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The internet is full of information regarding the benefits of software-defined WAN. Yet, organizations need to consider some drawbacks or weaknesses of SD-WAN as well. Additionally, some benefits of SD-WAN may not be fully attainable.
For example, many SD-WAN vendors proclaim the cost savings advantages of SD-WAN when compared to traditional WAN deployments. In fact, SD-WAN may end up costing considerably more to build and manage. The reason for this is organizations that are finding cost savings did not have to upgrade their underlay network components. Reusing hardware and software at the WAN edge can significantly reduce the Capex costs of SD-WAN projects.
However, many organizations eventually discover that the SD-WAN platform they chose will not run on their production WAN routing hardware. Thus, if your primary goal with SD-WAN is to cut costs, you'll want to do the proper research to be sure it's truly obtainable.
SD-WAN management and troubleshooting issues
Next, be sure to understand that SD-WAN architectures are considerably more complex to manage compared to legacy WAN alternatives. Network operations administrators will need to be trained on how to best monitor and troubleshoot the SD-WAN edge when problems arise. This includes monitoring overlay and underlay networks, working with multiple carriers and carrier technologies to troubleshoot problematic WAN links, and managing packet-level priorities across the WAN.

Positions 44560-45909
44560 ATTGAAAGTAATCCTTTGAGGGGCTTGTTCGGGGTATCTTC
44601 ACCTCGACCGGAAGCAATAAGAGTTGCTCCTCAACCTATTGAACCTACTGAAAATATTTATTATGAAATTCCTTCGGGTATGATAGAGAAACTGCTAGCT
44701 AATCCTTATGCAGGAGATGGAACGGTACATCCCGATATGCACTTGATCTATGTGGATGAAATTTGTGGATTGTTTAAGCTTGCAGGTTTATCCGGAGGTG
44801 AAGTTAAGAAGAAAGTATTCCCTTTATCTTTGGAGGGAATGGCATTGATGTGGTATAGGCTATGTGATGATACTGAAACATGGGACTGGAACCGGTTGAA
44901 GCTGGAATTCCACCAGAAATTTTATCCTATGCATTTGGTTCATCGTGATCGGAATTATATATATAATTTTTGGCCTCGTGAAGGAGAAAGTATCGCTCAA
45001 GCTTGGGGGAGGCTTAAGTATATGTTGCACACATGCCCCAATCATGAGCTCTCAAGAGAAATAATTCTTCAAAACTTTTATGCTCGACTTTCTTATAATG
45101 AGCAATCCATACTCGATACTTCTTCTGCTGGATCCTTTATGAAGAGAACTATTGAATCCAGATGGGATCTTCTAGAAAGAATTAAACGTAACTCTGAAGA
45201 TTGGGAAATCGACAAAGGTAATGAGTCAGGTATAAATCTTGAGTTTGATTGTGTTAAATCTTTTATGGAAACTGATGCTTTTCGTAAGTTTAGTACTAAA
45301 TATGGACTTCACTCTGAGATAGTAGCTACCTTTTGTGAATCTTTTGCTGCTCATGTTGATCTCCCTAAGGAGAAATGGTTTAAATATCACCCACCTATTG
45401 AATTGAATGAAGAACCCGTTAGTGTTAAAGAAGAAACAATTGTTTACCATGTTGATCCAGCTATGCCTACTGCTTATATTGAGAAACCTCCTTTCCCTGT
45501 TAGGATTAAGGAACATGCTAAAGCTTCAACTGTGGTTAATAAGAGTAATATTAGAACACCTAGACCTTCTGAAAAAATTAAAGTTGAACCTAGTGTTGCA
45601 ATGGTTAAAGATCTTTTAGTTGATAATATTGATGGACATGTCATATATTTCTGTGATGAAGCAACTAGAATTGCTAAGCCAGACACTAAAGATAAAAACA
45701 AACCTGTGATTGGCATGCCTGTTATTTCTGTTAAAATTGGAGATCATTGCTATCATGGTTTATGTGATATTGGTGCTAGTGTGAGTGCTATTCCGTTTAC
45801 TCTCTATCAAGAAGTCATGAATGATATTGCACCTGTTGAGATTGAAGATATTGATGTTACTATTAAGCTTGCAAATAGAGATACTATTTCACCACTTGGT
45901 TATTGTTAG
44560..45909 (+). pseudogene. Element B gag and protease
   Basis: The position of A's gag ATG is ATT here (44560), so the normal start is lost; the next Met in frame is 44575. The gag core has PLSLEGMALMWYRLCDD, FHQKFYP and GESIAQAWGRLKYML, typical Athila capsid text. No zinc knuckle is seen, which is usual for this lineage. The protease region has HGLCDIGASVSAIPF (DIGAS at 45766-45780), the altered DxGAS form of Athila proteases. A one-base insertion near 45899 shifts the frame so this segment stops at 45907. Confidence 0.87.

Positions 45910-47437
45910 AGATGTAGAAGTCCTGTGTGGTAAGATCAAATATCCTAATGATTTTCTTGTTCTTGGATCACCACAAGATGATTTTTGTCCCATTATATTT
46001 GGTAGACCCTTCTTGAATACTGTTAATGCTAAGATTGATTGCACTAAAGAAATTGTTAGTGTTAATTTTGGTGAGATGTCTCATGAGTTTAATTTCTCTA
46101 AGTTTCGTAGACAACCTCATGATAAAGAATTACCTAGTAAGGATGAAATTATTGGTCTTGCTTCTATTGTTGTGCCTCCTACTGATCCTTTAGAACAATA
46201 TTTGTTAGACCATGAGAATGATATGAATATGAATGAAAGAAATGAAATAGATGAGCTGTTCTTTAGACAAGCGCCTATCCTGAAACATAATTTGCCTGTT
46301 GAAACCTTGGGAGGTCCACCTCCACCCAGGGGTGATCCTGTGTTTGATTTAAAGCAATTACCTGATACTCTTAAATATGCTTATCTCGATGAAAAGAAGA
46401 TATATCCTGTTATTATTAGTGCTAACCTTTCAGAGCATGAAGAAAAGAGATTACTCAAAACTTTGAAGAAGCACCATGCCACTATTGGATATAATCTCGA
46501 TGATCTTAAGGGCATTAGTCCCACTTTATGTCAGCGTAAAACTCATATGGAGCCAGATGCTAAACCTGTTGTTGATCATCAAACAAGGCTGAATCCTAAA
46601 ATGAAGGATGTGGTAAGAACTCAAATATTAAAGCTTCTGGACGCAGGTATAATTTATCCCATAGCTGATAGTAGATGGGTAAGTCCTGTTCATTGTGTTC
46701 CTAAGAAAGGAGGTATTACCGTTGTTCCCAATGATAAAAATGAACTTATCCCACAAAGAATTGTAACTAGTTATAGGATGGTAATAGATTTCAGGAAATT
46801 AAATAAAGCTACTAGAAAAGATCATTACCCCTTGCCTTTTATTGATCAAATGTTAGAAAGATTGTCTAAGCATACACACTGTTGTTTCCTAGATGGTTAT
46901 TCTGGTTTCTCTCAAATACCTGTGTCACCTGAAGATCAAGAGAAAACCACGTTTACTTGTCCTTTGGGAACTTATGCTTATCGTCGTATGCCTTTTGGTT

Additionally, since SD-WAN architectures are still relatively new and, in some cases, proprietary in nature, having a clear understanding of how to open and escalate trouble tickets with the SD-WAN vendor is a process that will require time to develop.
One final weakness of SD-WAN is the benefits are limited to only the WAN and not the rest of the corporate network. A full software-defined network or intent-based network architecture is necessary to achieve that level of centralized control and visibility. Yet, that's what many organizations are seeking.
Thus, be aware that SD-WAN deployments are likely to be a temporary stopgap technology as we move toward a full-blown software-defined networking (SDN) architecture. In some cases, IT leaders are opting to skip the SD-WAN deployment in favor of SDN across the entire network.